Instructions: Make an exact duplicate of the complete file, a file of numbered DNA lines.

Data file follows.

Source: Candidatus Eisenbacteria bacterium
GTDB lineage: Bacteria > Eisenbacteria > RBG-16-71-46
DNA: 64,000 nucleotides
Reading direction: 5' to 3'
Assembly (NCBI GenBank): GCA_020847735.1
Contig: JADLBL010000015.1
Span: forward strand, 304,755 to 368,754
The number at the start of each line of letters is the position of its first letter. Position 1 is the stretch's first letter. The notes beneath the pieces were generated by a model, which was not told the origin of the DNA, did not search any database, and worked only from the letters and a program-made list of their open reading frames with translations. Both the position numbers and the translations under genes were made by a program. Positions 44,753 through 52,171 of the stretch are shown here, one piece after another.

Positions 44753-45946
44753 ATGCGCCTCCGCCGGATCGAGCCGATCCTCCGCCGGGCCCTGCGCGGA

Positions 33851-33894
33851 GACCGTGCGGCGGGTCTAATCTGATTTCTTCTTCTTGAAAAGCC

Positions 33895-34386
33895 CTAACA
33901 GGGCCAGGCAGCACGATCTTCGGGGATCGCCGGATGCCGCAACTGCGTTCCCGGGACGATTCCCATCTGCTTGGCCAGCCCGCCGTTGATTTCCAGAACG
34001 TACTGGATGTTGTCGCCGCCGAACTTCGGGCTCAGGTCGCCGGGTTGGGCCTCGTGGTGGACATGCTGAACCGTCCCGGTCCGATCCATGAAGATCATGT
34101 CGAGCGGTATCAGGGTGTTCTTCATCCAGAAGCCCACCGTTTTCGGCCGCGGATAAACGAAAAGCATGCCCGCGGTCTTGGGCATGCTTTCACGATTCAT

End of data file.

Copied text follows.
Source: Candidatus Eisenbacteria bacterium
GTDB lineage: Bacteria > Eisenbacteria > RBG-16-71-46
DNA: 64,000 nucleotides
Reading direction: 5' to 3'
Assembly (NCBI GenBank): GCA_020847735.1
Contig: JADLBL010000015.1
Span: forward strand, 304,755 to 368,754
The number at the start of each line of letters is the position of its first letter. Position 1 is the stretch's first letter. The notes beneath the pieces were generated by a model, which was not told the origin of the DNA, did not search any database, and worked only from the letters and a program-made list of their open reading frames with translations. Both the position numbers and the translations under genes were made by a program. Positions 44,753 through 52,171 of the stretch are shown here, one piece after another.

Positions 44753-45946
44753 ATGCGCCTCCGCCGGATCGAGCCGATCCTCCGCCGGGCCCTGCGCGGA

Positions 33851-33894
33851 GACCGTGCGGCGGGTCTAATCTGATTTCTTCTTCTTGAAAAGCC

Positions 33895-34386
33895 CTAACA
33901 GGGCCAGGCAGCACGATCTTCGGGGATCGCCGGATGCCGCAACTGCGTTCCCGGGACGATTCCCATCTGCTTGGCCAGCCCGCCGTTGATTTCCAGAACG
34001 TACTGGATGTTGTCGCCGCCGAACTTCGGGCTCAGGTCGCCGGGTTGGGCCTCGTGGTGGACATGCTGAACCGTCCCGGTCCGATCCATGAAGATCATGT
34101 CGAGCGGTATCAGGGTGTTCTTCATCCAGAAGCCCACCGTTTTCGGCCGCGGATAAACGAAAAGCATGCCCGCGGTCTTGGGCATGCTTTCACGATTCAT